WHAT IS TWINE?
Twine is an open-source engine for the creation of interactive, non-linear stories and text-based games. As no knowledge of coding or scripting is require, it has a low barrier of entry which makes it very accessible and extremely easy to use, I even gave it a go and created a game this week.
Games are created by writing passages and creating links between. You can add in more complexity by using the basic coding and variables like “if” statements. As a lot of the interactivity is created through the hyperlinks, thought should go into how these can be used. Many creators have started using them in interesting, unexpected ways.
In this blog post I will explore a whole bunch of different Twine games and examine the choices that the designers have made.
Depression Quest, by Zoe Quinn, was the first Twine game that I ever played (long before I even knew what Twine was). It is a game about living with depression and the impact it has on the person’s life. The game is written in second-person and discusses things like the main character’s job and hobbies very vaguely. Similarly, the main character is never gendered. Audio and images have also been used to create different spaces and settings. This elements all work together to facilitate role-playing, which in turn, allows the player to feel their decisions even more.
What makes Depression Quest really interesting is that at the bottom of each page there are three bars which show the character’s current “stats”. This allows the player to see how the character is feeling and has responded to their decisions. Similarly, as the character sinks further into depression, their options on what action to take becomes limited: the unavailable option is still readable but is crossed out. This is a really interesting way of demonstrating how depression impacts and limits the lives of those dealing with it.
QUEERS IN LOVE AT THE END OF THE WORLD
Queers in Love at the End of the World is a 10 second game by Anna Anthropy about spending your last moments alive with the one you love.
The game’s 10 second timer causes the player to go through the narrative several times. The race against the clock creates an anxiety and rush that mimics that within the story. As such, when you first reach an ending within time there is an overwhelming sense of calmness and relief. This, again, nicely mirrors the narrative. Additionally, the writing is succinct and heartfelt. There is so much love in this story.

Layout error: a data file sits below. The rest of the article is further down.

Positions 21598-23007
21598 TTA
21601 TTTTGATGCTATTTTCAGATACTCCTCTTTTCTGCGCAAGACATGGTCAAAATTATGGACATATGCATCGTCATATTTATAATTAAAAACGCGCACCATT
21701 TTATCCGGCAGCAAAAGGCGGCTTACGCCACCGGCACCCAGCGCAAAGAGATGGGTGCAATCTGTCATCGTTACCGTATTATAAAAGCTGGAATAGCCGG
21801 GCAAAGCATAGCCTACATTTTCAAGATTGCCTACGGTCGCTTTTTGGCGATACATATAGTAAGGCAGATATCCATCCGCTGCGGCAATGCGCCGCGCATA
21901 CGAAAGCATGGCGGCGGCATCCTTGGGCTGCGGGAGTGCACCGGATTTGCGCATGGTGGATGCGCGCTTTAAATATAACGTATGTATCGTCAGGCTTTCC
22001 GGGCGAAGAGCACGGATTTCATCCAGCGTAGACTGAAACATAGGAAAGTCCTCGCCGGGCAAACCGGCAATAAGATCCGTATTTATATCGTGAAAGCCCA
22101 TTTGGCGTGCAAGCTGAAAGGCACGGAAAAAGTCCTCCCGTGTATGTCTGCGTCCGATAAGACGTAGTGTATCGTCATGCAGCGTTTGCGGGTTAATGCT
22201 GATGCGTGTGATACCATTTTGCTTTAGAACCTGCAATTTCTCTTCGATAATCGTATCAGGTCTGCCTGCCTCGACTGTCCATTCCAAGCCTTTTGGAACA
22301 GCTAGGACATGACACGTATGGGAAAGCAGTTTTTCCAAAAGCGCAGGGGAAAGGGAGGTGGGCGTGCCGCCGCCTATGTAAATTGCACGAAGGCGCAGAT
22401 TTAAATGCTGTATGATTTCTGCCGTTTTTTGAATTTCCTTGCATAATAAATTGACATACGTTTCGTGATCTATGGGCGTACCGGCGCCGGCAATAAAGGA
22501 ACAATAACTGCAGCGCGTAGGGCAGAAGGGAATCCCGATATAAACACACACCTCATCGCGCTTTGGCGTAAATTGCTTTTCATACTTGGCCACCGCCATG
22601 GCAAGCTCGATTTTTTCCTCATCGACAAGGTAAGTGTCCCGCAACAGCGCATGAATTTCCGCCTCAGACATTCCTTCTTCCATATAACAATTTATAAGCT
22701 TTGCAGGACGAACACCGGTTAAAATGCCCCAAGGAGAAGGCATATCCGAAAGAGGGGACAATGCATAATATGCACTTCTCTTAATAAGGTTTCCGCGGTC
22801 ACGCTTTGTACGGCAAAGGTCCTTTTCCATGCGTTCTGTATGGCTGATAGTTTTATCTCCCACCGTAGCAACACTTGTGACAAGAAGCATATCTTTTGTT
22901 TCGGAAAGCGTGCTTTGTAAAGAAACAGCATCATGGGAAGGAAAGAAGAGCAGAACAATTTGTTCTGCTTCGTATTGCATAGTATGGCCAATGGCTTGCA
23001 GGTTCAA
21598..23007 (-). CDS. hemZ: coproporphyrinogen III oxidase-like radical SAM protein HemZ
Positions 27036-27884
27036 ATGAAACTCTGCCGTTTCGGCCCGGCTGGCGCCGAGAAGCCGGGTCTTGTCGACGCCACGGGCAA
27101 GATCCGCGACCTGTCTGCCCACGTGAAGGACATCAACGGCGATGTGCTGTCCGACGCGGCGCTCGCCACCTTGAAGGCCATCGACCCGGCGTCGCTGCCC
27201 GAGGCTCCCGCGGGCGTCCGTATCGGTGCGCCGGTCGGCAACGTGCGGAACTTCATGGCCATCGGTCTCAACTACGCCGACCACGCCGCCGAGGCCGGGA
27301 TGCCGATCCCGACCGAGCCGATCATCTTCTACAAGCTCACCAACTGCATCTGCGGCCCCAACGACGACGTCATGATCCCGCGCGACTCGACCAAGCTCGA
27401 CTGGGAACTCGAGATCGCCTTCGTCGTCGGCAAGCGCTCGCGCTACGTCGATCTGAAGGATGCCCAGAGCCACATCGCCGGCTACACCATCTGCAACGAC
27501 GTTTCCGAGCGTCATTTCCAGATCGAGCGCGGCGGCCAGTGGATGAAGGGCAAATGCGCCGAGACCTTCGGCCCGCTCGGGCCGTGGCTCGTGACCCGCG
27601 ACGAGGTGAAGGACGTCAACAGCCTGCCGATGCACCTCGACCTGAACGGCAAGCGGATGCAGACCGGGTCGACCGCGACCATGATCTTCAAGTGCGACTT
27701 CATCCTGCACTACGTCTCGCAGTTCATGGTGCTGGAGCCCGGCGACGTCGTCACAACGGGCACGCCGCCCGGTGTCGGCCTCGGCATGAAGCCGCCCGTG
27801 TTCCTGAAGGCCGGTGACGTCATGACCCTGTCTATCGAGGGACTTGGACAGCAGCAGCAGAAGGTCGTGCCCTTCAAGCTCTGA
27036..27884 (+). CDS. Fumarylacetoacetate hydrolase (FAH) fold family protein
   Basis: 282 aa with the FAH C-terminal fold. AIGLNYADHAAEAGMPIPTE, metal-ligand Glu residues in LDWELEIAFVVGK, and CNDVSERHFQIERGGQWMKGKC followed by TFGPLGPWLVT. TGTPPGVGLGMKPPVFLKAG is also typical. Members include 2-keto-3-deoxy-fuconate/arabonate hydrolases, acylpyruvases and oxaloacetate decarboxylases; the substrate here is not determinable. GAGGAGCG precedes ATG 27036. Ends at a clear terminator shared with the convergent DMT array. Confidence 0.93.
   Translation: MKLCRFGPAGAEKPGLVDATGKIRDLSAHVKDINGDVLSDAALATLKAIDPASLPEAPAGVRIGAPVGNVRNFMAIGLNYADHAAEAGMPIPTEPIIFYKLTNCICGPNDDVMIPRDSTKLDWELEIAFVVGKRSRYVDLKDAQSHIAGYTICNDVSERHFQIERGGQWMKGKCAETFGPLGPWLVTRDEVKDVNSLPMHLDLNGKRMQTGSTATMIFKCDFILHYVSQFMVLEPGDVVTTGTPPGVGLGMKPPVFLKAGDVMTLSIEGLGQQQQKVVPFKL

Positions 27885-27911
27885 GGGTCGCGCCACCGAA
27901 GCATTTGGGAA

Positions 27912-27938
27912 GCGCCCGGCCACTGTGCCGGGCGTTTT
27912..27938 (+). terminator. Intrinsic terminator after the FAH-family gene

WITH THOSE WE LOVE ALIVE
With Those We Love Alive is a dark tale by Porpetine. It covers may topics like moving on, taking control and what we are willing to put up with and ignore within society. It is written in prose that is ethereal, disturbing and beautiful. The language, spaced-out music and bright colours transport you into a new and disturbing world where violence and dead people fill every available space.
Twine offers something that passive mediums films and books cannot: interactivity. This interactivity combined with a non-linear narrative written in (typically) second-person, allows the reader to fully engage and take part within the story. They have agency within the narrative which can help them become more invested and, in turn, more affected by the story.
Because the Twine engine is open source and extremely accessible it allows anyone to create games, tell stories and improve their design skills. This opens up the industry to a whole lot of people that, previously, may not have had a platform to stand on. Not only is this really cool but it also diversifies the industry and allows a wider ranger of voices and stories to be heard.
Anthropy, A. (2015). Queers in Love at the End of the World [Video Game]. Retrieved from
Porpentine. (NA). With Those We Love Alive [Video Game]. Retrieved from
Quinn, Z. (2012). Depression Quest [Video Game]. Retrieved from